I have both "In C" (two different versions: the '68 original and one by the Oxford Minimalist Ensemble) and "Rainbow". I prefer the latter to the former by quite a wide margin. It has medicinal powers for me. I play it often. Bought that Riley/Cale collaboration only just a couple of months ago. I was disappointed, as I am with most music Cale is involved in. Some tunes on the album start out well enough with some nice minimalistic noodling by Riley, but it doesn't take long for Cale to fuck it all up. Pretty sure my copy has had its last spin, at least on my turntable.
There's a big difference between kneeling down and bending over

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C
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Re: Terry Riley

Postby C » 10 Jun 2024, 20:53

John Cale made a collaborative album with the great Brian Eno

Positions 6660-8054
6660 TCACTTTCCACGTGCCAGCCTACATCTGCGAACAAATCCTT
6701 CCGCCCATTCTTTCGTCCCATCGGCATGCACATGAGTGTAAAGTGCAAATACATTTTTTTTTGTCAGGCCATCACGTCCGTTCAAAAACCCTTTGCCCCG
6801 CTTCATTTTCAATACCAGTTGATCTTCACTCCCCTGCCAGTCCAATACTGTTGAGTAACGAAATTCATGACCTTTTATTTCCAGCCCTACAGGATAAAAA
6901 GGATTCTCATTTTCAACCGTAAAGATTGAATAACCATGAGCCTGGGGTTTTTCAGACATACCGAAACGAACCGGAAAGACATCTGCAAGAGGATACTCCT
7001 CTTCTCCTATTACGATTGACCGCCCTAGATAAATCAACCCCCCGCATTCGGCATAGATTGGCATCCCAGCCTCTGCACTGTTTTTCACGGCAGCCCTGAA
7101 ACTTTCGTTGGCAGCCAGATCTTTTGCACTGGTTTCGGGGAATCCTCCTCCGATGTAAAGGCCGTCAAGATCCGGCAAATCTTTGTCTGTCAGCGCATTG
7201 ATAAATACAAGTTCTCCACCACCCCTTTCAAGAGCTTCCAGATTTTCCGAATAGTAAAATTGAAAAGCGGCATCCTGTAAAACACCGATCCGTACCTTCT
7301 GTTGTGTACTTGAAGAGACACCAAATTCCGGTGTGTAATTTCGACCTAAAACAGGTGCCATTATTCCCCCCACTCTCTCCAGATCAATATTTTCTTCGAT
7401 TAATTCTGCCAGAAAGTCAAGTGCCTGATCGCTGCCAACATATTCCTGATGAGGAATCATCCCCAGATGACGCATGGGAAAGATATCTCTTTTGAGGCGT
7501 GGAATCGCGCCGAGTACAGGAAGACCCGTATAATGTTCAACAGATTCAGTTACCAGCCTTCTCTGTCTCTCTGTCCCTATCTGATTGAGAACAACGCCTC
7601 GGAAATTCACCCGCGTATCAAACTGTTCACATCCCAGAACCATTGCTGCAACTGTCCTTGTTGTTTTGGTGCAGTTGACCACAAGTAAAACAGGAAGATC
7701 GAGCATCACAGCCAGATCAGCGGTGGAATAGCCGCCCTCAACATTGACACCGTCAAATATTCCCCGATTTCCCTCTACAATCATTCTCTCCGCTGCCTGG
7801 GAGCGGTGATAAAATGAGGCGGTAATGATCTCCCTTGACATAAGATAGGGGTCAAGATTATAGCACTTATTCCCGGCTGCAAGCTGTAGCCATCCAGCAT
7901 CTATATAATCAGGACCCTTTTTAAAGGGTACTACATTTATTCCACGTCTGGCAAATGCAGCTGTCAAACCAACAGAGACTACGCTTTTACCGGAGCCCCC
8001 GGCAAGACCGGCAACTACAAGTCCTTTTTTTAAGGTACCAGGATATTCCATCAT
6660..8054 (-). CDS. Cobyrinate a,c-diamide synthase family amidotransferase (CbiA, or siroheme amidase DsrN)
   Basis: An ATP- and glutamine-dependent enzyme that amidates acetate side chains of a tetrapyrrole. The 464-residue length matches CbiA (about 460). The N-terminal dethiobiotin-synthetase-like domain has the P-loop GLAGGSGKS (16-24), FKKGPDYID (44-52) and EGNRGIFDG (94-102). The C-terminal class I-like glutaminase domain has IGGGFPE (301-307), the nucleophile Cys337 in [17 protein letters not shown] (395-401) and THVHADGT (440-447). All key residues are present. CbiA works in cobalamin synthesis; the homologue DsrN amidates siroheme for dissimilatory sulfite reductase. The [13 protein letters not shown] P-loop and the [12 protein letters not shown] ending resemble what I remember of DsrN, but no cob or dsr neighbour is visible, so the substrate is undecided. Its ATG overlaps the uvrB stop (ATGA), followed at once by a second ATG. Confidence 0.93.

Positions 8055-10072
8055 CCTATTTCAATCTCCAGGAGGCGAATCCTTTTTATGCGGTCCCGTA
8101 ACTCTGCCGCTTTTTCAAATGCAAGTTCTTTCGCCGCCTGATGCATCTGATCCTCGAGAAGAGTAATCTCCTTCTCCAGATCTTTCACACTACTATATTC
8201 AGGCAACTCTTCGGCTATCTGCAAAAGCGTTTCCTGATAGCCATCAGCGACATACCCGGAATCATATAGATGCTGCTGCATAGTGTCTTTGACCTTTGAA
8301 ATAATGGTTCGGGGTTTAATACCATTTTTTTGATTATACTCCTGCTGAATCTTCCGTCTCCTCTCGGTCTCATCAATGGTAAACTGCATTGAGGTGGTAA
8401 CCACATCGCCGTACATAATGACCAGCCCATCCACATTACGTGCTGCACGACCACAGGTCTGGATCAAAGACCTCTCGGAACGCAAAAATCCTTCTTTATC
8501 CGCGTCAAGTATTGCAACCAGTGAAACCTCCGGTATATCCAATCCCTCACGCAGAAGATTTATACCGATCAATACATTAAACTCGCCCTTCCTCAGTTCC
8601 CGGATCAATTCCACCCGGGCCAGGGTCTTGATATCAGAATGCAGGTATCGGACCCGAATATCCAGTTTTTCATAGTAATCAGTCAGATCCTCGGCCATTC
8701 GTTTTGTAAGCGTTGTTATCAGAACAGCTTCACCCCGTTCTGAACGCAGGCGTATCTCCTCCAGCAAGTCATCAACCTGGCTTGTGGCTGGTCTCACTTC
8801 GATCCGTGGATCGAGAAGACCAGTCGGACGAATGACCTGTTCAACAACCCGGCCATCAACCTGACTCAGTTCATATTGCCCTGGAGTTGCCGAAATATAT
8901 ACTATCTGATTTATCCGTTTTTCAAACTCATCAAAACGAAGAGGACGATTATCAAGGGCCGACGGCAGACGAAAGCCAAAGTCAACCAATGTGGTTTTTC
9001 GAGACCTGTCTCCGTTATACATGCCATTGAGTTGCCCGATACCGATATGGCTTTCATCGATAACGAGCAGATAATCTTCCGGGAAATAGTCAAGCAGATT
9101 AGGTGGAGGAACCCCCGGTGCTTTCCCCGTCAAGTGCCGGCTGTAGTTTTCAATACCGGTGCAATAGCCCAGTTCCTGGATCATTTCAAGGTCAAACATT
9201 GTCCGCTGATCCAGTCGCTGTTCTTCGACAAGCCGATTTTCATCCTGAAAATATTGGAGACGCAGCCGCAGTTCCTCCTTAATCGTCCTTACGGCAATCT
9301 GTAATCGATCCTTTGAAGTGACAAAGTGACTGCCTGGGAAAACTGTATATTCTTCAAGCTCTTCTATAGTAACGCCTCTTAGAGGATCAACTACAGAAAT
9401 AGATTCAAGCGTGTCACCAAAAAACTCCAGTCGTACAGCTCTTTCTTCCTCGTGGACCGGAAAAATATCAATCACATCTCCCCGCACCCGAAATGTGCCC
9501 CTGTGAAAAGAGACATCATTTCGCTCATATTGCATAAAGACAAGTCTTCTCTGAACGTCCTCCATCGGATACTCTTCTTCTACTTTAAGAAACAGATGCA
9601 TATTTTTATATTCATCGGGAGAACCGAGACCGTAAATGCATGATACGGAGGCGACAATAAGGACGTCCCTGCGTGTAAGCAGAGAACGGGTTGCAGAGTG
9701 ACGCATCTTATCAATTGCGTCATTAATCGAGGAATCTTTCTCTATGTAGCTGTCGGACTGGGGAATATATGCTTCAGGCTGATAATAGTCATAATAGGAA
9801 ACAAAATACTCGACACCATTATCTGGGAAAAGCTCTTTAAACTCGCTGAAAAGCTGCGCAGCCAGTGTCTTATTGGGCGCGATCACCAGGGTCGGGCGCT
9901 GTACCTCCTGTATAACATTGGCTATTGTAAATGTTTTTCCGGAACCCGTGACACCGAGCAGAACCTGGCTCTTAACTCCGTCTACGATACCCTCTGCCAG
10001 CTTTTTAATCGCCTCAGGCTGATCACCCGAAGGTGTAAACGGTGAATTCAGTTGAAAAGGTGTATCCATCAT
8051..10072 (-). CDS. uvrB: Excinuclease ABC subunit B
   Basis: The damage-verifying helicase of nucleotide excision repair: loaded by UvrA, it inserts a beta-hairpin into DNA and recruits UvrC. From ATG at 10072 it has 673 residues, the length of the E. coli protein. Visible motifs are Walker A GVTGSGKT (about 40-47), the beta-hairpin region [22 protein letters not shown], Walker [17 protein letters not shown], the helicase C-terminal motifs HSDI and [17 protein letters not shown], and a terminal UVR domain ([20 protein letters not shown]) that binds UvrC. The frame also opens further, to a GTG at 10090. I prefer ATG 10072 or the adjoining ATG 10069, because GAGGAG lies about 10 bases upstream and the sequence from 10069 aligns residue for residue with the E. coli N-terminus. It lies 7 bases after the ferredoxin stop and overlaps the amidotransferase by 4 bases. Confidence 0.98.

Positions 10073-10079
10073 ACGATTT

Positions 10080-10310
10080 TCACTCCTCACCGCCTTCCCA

It’s mediocre - Brian could have done better without the lad




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NMB wrote:I much prefer tuneless twaddle to tuneful twaddle.

Jazz generally does have a tune but they don’t necessarily play it to you.

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Nervous Ned
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Re: Terry Riley

Postby Nervous Ned » 10 Jun 2024, 22:40

I went with a friend of see Riley at the Royal Festival Hall (or was it the QEH? Can't remember). It must have been circa 2002. We had no idea what he would play but couldn't miss the opportunity of seeing this living legend. We assumed it wouldn't be anything like 'In C' or 'Rainbow ...' and we were right. If I remember correctly he played, and sang, a series of bluesy pieces. His son was in the band.
A rather enjoyable evening.
Last edited by Nervous Ned on 12 Jun 2024, 07:31, edited 1 time in total.

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Quaco
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Re: Terry Riley

Postby Quaco » 11 Jun 2024, 21:11

Love this video:

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Rorschach
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Re: Terry Riley

Postby Rorschach » 12 Jun 2024, 10:18